BROOKE GLADSTONE What would satisfy you, Matt? Assuming that there are sometimes, rarely, occasions where a reporter or a source may overstep and actually threaten national security?
MATT APUZZO Two things on that. First, I want to push back on this idea that harming national security is somehow a standard, because looking at everything we know about the way the government has conducted itself since 9/11, about drone strikes or secret prisons, torture, abuses at Guantanamo Bay, abuses at Abu Ghraib, warrantless wiretapping, everything we know was under this guise of if you reveal that, you're going to harm national security. So if you took that off the table, what would you know about what the government does to keep you safe? You would know nothing. They always say if you print the truth, it's going to harm national security. So that's the first thing. The second thing I would push back on is when I talk to my kids, when something goes wrong, I get you’re sorry. And I get you promise you're never going to do it again. But first, I need to understand what happened. So I, you asked me what would satisfy me, I'm much more interested right now in understanding how this went off the rails than I am trying to envision, what are we going to do. Because we can't ask the question of how are we going to fix it until we know what happened.
BROOKE GLADSTONE So what's that missing piece that's getting at you?
MATT APUZZO Where did the idea for these subpoenas come from? What were they looking for? Who proposed it? Who authorized it? Were the internal procedures followed? Why did the government argue behind closed doors, we couldn't possibly tell the reporters that we wanted to see their phone records. We couldn't possibly let them come to court because it was a big secret. Why was that allowed to be said when there's an article, I think, on the front page of The New York Times and elsewhere saying there's a leak investigation going on into these stories. I just want to know and I know the inspector general is investigating this, and I know, obviously the fact that members of Congress and their families also had records seized on them. It's all part of this. Look, nobody is arguing the government doesn't have a right to protect its own secrets and to conduct internal investigations. They have huge power to do that internally. They can go through people's phone records. They can do polygraphs, they could pull security clearances. There's no shortages of tools that they have at their disposal. What I don't understand is why this all powerful intelligence apparatus that has cropped up in the last 20 years, suddenly hits a dead end and is really interested in going through my news gathering materials. So wherever we end up, I'd be, be pretty happy to have that line be a little clearer.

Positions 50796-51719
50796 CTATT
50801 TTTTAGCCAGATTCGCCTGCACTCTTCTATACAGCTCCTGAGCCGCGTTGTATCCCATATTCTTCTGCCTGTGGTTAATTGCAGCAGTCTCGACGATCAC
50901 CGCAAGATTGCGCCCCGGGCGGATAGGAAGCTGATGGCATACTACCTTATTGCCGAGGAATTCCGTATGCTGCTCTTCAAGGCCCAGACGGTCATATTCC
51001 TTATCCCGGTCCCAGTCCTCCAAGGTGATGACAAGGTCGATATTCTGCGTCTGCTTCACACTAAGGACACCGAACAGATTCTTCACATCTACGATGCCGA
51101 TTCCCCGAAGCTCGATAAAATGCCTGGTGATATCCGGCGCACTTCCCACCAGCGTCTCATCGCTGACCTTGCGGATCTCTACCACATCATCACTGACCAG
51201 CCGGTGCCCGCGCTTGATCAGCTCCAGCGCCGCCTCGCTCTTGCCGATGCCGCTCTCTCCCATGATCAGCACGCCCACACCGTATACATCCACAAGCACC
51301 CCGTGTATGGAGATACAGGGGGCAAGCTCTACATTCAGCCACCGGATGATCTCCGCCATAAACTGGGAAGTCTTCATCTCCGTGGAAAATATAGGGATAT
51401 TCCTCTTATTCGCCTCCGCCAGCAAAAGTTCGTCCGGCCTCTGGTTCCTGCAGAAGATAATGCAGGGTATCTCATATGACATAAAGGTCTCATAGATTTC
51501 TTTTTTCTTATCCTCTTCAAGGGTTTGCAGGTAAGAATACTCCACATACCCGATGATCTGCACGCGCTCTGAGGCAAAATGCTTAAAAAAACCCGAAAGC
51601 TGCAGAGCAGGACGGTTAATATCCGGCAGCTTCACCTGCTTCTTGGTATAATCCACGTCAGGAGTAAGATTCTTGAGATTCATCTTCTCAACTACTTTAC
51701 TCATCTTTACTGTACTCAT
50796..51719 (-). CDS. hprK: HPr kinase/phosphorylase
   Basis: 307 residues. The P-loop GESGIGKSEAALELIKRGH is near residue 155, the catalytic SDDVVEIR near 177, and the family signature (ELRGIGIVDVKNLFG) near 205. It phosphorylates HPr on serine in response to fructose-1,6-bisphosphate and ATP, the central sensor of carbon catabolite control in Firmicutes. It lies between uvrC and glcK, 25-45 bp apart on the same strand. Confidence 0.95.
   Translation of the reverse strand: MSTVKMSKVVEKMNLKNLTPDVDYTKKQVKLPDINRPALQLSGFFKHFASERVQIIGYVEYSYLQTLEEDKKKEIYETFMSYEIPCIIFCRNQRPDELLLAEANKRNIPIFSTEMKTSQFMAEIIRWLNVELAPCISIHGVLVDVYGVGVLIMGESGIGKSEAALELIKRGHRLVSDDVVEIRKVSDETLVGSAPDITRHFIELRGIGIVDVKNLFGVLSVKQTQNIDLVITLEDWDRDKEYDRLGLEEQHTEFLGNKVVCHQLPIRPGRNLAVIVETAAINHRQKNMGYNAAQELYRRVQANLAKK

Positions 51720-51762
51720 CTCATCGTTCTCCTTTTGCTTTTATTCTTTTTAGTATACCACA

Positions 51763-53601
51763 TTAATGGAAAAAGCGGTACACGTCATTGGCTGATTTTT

BROOKE GLADSTONE The implication is that they don't need journalists to find the stuff out. So they're doing it for another reason.
MATT APUZZO Yeah, they're sending a message that if you write stories we don't like, there's always the risk of consequences. It's as much a message for me and my colleagues as it is for everybody who works in the government. And again, there's no surprise that the news organizations that they came for with The Washington Post, The New York Times and CNN, given everything that the former president was saying about those news organizations almost on a daily basis.
BROOKE GLADSTONE Thank you very much.
MATT APUZZO Thanks, Brooke.
BROOKE GLADSTONE Matt Apuzzo is an international investigative reporter for The New York Times, based in Belgium.
New York Public Radio transcripts are created on a rush deadline, often by contractors. This text may not be in its final form and may be updated or revised in the future. Accuracy and availability may vary. The authoritative record of New York Public Radio’s programming is the audio record.